The Department of Commerce and Labor was established by Chapter 552 of the Acts of the Fifty-seventh Congress, approved February 14, 1903. The act provides that there shall be at the seat of government an executive department to be known as the Department of Commerce and Labor, headed by a Secretary of Commerce and Labor, appointed by the President at a salary of $8,000 per annum. An assistant secretary at $5,000 a year, a chief clerk, a disbursing clerk, and other clerical assistants as authorized shall be appointed.

The duty of this department shall be to foster, promote, and develop the foreign and domestic commerce, the mining, manufacturing, and shipping and fishing industries, the labor interests, and the transportation facilities of the United States. To this end there shall be transferred to the Department of Commerce and Labor from the jurisdiction of the Treasury Department, the Light-House Board and Establishment, the Steamboat-Inspection Service, the Bureau of Navigation, the United States Shipping Commissioners, the National Bureau of Standards, the Coast and Geodetic Survey, the Commissioner-General and Commissioners of Immigration and the Immigration Bureau and service at large and the Bureau of Statistics. From the Department of Interior the Census Office is transferred to the new department. The Department of Labor, the Fish Commission. The Bureau of Foreign Commerce of the Department of State shall also be transferred and made a part of the Bureau of Statistics before mentioned.

There shall also be created a Bureau of Manufactures to foster and promote that industry by compiling and publishing information concerning it at home and abroad, consular offices and agents to assist in gathering the material.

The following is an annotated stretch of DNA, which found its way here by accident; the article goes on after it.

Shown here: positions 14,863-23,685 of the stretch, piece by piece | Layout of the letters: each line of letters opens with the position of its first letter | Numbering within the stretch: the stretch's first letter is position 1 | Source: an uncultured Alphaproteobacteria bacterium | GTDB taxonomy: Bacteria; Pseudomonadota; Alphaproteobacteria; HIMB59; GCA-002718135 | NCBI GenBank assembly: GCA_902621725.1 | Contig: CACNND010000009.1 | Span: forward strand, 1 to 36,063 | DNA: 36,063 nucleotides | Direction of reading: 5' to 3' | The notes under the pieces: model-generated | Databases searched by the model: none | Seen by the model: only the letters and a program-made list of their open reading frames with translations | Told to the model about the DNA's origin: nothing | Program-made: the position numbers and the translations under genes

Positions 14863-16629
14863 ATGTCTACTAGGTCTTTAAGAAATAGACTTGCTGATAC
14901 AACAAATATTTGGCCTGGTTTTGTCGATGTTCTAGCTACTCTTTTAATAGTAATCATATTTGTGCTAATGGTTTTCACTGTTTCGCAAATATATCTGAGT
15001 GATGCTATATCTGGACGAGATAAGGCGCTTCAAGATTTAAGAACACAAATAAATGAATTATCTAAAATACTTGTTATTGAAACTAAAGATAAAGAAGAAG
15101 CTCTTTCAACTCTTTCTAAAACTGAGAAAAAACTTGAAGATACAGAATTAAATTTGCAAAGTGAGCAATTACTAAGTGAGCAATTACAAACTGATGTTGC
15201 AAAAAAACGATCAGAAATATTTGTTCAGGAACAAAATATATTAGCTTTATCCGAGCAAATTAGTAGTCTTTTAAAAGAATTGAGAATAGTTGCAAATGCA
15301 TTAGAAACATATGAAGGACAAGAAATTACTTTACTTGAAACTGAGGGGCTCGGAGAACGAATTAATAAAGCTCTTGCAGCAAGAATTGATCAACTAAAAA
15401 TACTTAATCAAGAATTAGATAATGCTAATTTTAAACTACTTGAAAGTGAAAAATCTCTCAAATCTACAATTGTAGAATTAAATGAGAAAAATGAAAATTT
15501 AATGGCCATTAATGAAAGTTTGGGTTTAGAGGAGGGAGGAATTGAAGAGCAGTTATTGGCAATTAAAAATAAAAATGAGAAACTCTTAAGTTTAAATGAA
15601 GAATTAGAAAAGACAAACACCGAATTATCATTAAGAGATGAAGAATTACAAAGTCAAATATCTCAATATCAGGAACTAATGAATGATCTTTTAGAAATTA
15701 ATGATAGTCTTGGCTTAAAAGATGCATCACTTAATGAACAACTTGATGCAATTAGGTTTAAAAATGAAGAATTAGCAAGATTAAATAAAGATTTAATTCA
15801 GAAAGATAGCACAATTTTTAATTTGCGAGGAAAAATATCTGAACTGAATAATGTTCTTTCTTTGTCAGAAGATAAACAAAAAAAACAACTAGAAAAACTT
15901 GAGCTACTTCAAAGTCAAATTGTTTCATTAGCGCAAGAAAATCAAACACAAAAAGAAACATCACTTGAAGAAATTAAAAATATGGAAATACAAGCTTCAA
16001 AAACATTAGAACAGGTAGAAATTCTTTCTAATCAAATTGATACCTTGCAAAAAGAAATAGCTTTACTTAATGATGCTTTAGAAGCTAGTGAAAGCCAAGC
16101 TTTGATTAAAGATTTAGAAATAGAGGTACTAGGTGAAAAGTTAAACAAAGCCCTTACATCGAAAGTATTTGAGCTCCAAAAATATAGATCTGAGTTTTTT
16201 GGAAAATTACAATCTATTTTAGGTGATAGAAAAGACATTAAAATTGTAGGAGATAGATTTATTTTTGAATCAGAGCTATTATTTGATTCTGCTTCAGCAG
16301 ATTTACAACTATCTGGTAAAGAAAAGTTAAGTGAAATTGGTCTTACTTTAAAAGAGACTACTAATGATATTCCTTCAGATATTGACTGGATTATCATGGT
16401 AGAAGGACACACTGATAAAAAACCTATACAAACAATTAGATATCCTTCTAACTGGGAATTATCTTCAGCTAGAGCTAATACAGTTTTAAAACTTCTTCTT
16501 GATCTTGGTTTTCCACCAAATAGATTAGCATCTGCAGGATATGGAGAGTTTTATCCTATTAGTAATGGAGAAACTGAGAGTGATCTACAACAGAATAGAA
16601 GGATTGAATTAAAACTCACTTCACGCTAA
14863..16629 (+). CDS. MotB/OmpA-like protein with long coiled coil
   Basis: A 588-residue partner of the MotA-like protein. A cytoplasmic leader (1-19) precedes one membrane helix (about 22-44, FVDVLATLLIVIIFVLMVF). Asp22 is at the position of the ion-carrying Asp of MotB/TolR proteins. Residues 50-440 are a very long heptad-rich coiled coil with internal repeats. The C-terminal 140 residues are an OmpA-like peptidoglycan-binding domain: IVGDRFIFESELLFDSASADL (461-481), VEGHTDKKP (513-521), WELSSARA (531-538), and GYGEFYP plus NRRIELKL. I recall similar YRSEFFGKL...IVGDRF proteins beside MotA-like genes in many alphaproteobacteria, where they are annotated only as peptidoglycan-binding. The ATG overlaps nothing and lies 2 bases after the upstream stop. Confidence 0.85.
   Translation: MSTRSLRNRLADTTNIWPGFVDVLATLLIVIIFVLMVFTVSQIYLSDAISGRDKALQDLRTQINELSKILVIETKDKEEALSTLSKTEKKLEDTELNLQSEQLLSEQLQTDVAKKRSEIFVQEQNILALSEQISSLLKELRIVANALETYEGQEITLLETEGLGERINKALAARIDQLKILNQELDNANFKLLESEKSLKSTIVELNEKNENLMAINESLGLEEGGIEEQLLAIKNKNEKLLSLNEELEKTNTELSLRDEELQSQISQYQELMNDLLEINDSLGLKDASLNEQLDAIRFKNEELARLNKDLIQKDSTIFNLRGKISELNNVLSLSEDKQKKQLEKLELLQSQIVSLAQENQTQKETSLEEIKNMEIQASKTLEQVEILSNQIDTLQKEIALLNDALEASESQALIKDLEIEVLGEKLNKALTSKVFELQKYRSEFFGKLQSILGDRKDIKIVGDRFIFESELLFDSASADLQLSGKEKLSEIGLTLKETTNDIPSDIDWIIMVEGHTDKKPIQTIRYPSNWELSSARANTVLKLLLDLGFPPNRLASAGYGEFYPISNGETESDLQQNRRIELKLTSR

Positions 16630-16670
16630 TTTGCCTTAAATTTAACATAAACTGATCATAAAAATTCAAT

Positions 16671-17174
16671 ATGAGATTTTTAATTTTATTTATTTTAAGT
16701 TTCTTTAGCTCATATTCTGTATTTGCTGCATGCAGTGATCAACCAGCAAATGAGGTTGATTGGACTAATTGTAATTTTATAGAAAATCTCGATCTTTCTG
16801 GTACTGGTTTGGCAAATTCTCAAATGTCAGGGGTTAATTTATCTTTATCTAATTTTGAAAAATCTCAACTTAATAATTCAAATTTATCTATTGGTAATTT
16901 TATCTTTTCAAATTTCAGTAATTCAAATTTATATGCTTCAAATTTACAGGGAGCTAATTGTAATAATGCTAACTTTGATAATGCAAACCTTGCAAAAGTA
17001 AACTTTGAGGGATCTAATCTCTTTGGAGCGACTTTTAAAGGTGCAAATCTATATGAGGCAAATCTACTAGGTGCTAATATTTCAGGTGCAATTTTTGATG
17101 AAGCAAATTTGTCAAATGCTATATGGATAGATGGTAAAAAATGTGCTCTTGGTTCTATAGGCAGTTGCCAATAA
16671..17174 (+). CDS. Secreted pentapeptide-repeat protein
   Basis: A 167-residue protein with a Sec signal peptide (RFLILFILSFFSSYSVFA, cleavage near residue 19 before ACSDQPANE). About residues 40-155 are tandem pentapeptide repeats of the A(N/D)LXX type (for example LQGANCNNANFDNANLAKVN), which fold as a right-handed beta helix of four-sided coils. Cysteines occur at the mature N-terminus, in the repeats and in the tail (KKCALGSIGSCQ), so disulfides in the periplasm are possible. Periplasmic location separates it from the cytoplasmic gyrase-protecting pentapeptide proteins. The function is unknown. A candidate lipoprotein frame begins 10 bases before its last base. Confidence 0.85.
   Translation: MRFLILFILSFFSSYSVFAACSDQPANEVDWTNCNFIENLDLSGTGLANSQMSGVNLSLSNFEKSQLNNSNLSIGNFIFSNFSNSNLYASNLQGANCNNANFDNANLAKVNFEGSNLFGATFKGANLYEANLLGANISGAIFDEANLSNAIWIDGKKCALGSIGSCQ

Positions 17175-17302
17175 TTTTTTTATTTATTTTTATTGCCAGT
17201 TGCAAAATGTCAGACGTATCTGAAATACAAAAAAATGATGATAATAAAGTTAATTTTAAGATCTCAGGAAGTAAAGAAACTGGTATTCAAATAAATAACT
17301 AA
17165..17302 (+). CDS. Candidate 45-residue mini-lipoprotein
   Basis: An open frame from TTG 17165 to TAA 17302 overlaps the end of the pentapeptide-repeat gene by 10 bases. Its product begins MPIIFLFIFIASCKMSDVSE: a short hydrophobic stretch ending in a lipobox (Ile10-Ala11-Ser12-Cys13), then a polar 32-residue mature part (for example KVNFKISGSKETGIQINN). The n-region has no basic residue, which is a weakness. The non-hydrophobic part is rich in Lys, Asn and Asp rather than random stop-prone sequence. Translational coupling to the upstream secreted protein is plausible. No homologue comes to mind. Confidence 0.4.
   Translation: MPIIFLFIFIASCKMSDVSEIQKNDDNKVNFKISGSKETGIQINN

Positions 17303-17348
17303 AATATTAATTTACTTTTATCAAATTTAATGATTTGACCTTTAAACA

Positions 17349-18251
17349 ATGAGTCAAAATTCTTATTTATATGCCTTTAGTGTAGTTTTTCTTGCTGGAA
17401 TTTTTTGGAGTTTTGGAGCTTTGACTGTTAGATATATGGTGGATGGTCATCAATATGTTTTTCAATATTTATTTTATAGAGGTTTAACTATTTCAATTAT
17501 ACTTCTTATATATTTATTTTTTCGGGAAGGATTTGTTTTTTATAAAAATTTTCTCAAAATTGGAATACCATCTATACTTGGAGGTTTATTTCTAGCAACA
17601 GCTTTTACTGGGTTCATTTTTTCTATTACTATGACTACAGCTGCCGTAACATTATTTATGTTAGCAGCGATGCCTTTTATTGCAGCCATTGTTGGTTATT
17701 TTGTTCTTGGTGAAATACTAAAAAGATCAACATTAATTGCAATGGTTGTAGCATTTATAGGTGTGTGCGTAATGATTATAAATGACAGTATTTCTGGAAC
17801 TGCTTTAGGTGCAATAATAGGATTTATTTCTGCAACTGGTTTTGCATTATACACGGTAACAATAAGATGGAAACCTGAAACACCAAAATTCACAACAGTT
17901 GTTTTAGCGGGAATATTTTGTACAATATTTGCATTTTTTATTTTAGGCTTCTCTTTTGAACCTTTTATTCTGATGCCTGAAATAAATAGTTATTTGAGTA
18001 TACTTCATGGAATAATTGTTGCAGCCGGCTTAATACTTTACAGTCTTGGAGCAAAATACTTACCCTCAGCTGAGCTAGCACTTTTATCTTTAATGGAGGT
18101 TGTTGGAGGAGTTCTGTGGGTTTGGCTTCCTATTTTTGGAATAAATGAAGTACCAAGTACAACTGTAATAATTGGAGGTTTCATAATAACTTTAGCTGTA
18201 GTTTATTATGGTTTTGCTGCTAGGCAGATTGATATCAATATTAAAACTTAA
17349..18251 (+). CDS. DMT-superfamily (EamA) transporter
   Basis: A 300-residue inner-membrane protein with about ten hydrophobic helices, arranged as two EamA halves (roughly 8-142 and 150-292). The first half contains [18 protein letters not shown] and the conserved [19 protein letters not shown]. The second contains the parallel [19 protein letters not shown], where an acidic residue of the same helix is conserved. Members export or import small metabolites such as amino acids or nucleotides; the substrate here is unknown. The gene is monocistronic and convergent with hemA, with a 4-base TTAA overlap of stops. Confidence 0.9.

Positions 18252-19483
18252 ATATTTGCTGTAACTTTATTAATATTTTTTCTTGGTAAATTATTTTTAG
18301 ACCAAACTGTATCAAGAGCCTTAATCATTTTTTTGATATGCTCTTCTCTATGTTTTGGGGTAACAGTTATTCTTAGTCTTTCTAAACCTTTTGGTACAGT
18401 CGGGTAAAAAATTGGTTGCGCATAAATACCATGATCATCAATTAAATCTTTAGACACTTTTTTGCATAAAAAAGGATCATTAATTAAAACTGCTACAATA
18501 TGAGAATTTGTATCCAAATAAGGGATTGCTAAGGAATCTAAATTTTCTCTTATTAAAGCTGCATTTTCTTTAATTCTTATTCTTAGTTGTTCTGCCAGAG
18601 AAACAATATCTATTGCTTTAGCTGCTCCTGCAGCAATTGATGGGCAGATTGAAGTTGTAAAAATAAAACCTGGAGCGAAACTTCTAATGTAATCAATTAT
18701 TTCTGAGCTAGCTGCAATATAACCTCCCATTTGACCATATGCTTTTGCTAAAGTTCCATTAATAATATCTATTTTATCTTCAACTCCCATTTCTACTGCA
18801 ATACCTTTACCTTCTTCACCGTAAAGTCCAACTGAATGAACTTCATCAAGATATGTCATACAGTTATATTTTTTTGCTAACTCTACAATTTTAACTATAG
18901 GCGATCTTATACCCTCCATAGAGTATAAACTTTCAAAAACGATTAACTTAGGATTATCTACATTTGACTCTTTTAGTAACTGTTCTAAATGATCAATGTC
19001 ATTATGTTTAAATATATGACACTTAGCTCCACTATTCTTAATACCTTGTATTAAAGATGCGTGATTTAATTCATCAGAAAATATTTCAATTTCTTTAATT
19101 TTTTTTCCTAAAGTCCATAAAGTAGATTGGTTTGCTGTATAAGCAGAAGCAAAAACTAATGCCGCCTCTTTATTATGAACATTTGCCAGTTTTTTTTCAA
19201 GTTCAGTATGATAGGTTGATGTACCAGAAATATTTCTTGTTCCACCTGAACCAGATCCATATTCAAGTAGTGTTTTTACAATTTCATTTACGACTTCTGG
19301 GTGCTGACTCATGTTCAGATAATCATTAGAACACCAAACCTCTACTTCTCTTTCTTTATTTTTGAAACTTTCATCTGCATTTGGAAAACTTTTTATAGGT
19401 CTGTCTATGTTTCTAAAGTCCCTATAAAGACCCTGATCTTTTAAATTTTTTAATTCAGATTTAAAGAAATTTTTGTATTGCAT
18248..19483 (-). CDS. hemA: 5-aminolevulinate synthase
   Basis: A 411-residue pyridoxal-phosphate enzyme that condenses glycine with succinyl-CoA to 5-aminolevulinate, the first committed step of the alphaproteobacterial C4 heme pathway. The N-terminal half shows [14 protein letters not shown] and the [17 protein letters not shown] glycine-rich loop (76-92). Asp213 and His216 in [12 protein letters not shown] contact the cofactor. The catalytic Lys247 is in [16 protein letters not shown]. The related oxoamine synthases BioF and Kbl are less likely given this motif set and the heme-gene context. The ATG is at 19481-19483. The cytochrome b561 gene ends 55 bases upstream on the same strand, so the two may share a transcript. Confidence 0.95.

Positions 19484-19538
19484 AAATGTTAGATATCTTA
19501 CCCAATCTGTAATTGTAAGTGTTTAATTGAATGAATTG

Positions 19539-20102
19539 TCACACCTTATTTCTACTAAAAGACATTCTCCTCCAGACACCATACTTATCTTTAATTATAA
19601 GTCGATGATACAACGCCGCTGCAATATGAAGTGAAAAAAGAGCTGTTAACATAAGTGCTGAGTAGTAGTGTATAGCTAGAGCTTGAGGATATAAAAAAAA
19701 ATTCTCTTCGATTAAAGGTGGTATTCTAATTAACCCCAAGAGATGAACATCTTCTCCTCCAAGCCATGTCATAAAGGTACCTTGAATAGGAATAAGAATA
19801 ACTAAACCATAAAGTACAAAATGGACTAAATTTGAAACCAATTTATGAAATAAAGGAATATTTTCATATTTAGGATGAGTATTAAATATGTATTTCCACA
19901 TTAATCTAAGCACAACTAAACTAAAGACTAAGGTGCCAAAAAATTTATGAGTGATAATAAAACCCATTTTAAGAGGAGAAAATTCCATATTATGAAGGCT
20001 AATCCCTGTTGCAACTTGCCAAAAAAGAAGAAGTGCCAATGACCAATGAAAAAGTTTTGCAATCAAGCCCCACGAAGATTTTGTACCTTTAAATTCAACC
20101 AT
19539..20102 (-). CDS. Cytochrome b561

A Bureau of Corporations is also created to investigate the organization, conduct, and management of the business of any corporation, joint stock company, or corporate combination engaged in commerce among the several states and with foreign nations, except certain common carriers. The commissioner shall have for this purpose the powers conferred upon the Interstate Commerce Commission. It is also the duty of this bureau to gather, compile, publish, and supply useful information concerning corporations doing business in the United States, including insurance companies.

The heads of the new bureaus shall be appointed by the President at salaries of $4,000 a year for the Bureau of Manufacture, and $5,000 for the Bureau of Corporations, the latter to have a deputy at a salary of $3,500.

The control of the salmon, seal, and other fisheries in Alaska and of the immigration of aliens into the United States is also to be transferred from the Treasury Department to the Department of Commerce and Labor.

The secretary of the department shall report in writing to Congress at the close of each fiscal year, enumerating receipts and disbursements, describing the work accomplished, and making recommendations. The President is authorized to transfer to the Department of Commerce and Labor at any time the whole or any part of any office or bureau engaged in scientific or statistical work in any of the other departments of the Government. The secretary of the new department shall also make special investigations and reports when requested by Congress or the President or which he himself may deem necessary and urgent.